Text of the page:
• The PCB is slightly thinner.



New Firmware Featuers

The firmware changes are the same as the TTL_GPS_v10. The same boot loader is used, but it needs to be accessed through the Bluetooth connection set up as a virtual serial port on a PC. I will post more about that when I have future firmware updates.

Assembly

Assembly is not hard. It should only take about 15 minutes. You will need a hairdryer or low heat gun (for the heatshink), a small screwdriver and pliers (for the prototype case), and some patience.

Step 1 - Unpack the components

Make sure the you have all of the parts listed above

Step 2 - Pre-test the module

Connect the battery to the module and press the button. The vario should come to life.
  • Lift the vario up and down (gently - the battery is only loosely connected) and you should hear lift beeps and the sink alarm.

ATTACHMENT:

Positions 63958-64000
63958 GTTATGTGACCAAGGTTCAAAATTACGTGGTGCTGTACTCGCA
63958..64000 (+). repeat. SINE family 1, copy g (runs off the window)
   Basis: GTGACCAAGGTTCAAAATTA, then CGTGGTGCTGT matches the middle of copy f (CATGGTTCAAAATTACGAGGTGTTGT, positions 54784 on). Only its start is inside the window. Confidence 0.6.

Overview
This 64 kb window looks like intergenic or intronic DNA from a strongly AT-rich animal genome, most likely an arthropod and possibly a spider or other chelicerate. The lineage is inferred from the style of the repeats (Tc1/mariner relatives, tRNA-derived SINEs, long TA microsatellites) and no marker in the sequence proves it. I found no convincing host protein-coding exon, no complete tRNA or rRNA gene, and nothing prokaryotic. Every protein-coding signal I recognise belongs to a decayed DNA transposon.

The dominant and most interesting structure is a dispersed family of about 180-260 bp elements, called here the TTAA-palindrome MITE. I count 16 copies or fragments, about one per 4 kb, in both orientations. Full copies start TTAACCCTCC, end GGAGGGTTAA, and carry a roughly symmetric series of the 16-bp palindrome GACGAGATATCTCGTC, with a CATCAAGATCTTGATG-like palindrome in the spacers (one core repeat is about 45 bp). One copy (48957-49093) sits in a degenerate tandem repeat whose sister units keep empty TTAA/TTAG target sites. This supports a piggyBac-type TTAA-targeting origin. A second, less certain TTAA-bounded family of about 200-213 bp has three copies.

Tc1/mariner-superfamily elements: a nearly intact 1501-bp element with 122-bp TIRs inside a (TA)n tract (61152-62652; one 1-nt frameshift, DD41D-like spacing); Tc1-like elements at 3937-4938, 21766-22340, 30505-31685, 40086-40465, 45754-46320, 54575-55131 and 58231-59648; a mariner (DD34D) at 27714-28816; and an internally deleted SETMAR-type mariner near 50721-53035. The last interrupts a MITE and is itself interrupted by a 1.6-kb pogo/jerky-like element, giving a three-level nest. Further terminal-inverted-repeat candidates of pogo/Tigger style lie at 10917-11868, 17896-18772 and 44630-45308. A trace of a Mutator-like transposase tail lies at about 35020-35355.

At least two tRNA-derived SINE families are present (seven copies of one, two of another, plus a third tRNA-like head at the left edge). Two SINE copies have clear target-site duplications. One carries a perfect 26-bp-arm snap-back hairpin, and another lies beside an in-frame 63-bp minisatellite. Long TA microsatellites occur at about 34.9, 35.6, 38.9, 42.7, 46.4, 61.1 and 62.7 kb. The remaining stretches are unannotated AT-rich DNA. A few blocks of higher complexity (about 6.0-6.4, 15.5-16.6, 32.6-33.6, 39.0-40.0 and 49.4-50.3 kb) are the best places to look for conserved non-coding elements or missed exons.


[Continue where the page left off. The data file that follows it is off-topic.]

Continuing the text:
• A momentary press on the button will turn the audio off. Lifting up and down now should only light the green led.
  • Another momentary press will turn the audio back on.
  • A long (2-3s) press will shut the vario down.
  • Turn it back on again then pair it to your Android device (you might need pass code 1234 if you have an old device).
  • Open the BlueFlyVario app (or another app like XCSoar) and connect it to the paired BlueFlyVario.
  • If the device connects after a few seconds and data starts getting sent through then all is good.
Step 3 - Battery

Carefully remove the double sided tape from the battery with your fingernail. Make sure the connector wires are not twisted then place the battery on the bottom of the module so the end of the battery (away from the wires) is lined up as shown in the image below. The trick is to leave enough space at each end of the battery so the prototype case hex spacers do not interfere with the battery too much. It is ok for the top of the battery to be slightly over the molex connector.